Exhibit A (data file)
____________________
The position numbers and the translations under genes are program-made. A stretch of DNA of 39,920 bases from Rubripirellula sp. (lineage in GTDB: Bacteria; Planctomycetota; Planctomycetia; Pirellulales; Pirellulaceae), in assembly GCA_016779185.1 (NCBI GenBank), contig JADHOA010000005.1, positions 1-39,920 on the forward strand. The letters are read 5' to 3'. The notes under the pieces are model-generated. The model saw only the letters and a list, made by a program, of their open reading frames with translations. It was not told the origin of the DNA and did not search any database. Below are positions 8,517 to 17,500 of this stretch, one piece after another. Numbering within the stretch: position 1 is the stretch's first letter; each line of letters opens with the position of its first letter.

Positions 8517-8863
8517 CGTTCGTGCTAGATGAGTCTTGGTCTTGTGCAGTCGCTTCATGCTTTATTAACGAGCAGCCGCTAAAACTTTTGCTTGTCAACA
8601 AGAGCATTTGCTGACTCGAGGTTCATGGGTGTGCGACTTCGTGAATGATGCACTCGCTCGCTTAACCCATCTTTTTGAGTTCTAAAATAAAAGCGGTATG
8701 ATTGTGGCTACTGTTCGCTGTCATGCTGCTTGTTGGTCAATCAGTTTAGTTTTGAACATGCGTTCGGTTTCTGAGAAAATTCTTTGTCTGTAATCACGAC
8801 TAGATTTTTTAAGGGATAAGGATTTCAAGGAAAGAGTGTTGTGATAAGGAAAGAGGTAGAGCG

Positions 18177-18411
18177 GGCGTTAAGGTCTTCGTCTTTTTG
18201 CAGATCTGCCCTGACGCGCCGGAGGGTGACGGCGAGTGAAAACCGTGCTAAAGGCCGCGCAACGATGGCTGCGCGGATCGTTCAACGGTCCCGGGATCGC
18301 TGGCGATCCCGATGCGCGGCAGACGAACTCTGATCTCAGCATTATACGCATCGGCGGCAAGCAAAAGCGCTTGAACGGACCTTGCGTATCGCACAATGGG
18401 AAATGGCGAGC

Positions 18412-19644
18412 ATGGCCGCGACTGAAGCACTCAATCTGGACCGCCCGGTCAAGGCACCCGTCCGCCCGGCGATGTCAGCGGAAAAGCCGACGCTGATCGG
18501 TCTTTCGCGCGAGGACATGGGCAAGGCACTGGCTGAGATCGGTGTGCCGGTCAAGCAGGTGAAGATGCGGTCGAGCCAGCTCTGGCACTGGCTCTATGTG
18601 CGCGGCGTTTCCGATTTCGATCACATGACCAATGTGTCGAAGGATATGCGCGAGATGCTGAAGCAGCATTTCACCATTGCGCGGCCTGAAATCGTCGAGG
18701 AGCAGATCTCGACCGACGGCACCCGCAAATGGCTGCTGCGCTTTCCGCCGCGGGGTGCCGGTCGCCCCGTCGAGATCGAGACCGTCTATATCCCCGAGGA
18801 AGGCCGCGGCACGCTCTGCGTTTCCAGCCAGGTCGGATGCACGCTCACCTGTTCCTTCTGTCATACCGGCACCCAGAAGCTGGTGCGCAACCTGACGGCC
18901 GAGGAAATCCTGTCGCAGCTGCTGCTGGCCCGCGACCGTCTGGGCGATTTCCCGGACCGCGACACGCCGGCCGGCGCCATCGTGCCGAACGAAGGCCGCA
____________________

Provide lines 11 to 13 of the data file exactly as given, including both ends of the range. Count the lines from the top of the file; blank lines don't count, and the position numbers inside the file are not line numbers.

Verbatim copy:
18401 AAATGGCGAGC

Positions 18412-19644
18412 ATGGCCGCGACTGAAGCACTCAATCTGGACCGCCCGGTCAAGGCACCCGTCCGCCCGGCGATGTCAGCGGAAAAGCCGACGCTGATCGG